‘Bitter, Sweet no.11’ exaggerates a common feature of the whole series in making an explicit feature of vertical division. Another instance can be found in ‘Bitter, Sweet no.20’ where the dividers coincide with the breaks between the individual canvases. Like a hyphen, the shadow lines are neither part of the work nor outside of it. They connect the separate parts together as much as they persistently hold them apart like the hinges on an original altarpiece. If you try to imagine these paintings as one large canvas, then something of their mystery immediately disappears. The fact that they have been painted as individual canvases and then joined together makes the balancing act they perform more precarious. The centre is often never quite where you expect if to be or, as in no.11, can be totally vacated. Such multi-part paintings also raise another spectre by quietly invoking the companion art of architecture. The altarpiece made a big play of this feature adding on all kinds of framing decorations. Even when these ornaments have been stripped away, the greater attention that the triptych draws to its hanging heightens the tension between it and the wall.
The architectural connotations of the ‘Bitter, Sweet’ paintings are often reinforced by another of Foy’s repeated motifs, the grid. As Rosalind Krauss discussed several years ago, the grid features in many modernist paintings as a marker of self reflexivity.1 Its anti-natural character makes it the perfect signifier of non-objectivity in painting. It is a form which appears to be produced quite literally out of the weave of the canvas itself. Yet as much as it wishes to close the canvas down to the surface itself, the grid repeats the image of the window on the world undermining the modernist project. In my view Foy’s fragile grids never pretend the irreducibility which Krauss described. They have always offered glimpses through and into other spaces. Thus the ‘Bitter, Sweet’ paintings double the anxiety of the partial view by the cracks or gaps that interrupt the passage from one painting to the next. ‘Bitter, Sweet no.12’ tempts us to read the grid right across all three canvases but it soon becomes clear that rather than provide one underlying structure we are presented with three voices vying with each other. They can be seen together but do not blend, like a dissonant chord, a complex taste, and bitter-sweetness.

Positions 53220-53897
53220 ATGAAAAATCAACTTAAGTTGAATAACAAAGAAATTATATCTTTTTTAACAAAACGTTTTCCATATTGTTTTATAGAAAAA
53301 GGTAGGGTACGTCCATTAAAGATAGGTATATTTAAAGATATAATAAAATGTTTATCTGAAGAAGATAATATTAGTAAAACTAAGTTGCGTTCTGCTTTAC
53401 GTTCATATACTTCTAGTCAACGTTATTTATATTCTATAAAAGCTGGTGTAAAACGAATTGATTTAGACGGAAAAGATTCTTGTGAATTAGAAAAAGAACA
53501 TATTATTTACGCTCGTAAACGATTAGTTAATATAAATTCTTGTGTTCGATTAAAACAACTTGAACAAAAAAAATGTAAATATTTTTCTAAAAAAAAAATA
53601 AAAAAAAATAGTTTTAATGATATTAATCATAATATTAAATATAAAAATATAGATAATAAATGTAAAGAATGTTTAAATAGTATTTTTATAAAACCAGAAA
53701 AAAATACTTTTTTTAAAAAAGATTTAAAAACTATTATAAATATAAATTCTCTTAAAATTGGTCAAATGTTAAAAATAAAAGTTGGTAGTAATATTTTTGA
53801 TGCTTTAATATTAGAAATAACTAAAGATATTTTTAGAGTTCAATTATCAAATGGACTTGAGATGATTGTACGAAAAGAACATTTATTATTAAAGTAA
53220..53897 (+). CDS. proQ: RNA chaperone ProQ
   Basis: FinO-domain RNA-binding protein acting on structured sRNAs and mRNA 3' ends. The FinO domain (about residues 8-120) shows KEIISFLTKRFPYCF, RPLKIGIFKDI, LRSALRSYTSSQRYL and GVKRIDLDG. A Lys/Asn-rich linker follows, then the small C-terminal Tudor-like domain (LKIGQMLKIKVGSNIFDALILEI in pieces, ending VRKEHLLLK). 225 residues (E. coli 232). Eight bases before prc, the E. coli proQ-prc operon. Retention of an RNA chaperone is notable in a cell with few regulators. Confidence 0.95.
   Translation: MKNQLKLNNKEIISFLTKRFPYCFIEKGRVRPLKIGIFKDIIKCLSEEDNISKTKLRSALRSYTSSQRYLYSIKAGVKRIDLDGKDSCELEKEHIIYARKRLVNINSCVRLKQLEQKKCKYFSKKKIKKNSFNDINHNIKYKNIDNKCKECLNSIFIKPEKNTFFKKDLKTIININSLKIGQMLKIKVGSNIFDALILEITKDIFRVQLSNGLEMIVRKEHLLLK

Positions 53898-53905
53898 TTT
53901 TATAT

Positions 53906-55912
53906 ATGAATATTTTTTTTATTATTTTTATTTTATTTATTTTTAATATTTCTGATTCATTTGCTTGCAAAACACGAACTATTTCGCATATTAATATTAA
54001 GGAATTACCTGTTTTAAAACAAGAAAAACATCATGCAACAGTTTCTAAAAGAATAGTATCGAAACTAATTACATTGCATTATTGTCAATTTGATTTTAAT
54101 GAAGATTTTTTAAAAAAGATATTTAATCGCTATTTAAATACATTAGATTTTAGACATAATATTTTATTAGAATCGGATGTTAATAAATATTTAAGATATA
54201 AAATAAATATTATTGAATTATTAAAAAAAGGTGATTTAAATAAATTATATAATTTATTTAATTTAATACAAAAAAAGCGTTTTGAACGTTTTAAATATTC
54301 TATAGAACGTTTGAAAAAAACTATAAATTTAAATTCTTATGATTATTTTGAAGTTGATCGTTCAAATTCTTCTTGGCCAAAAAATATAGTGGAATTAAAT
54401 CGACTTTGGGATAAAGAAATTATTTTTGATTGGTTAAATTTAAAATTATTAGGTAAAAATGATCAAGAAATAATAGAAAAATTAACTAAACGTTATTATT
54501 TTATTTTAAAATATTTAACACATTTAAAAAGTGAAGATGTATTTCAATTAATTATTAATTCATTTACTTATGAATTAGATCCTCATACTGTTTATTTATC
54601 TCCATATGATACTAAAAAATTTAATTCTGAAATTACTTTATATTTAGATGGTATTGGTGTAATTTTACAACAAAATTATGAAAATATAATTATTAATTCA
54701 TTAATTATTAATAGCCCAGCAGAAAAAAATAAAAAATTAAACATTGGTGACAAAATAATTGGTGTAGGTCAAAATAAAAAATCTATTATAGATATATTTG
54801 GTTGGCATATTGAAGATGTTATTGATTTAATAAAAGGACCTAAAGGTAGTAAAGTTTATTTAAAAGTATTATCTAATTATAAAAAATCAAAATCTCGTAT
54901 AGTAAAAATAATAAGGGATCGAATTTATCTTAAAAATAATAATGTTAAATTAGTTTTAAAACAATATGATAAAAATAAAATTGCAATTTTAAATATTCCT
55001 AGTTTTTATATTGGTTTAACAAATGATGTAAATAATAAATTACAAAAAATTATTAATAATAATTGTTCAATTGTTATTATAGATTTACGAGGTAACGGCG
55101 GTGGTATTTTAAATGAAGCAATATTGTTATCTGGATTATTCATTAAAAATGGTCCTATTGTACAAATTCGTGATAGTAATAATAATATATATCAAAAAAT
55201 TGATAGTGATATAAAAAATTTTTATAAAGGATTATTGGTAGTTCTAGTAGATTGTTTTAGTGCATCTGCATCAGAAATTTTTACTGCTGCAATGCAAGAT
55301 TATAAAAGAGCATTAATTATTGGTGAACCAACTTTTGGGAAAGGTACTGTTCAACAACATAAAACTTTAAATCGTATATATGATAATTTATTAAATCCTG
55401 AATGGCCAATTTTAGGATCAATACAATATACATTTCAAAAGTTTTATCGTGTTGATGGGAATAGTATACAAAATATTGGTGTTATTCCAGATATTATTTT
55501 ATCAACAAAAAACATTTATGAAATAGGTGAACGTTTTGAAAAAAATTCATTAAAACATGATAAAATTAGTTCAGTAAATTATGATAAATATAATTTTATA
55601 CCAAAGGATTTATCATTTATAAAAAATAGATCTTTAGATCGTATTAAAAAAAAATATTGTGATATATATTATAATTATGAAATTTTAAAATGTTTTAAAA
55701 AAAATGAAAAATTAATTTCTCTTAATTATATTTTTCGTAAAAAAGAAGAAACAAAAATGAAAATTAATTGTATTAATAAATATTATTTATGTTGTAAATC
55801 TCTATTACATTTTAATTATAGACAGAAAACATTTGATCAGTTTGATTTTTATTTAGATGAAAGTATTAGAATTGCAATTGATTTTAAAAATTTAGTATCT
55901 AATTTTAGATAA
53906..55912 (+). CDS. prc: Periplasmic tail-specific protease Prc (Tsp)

1. Rosalind Krauss, ‘Grids’ in The Originality of the Avant-Garde and other Modernist Myths (MIT, Cambridge MA & London, 1986)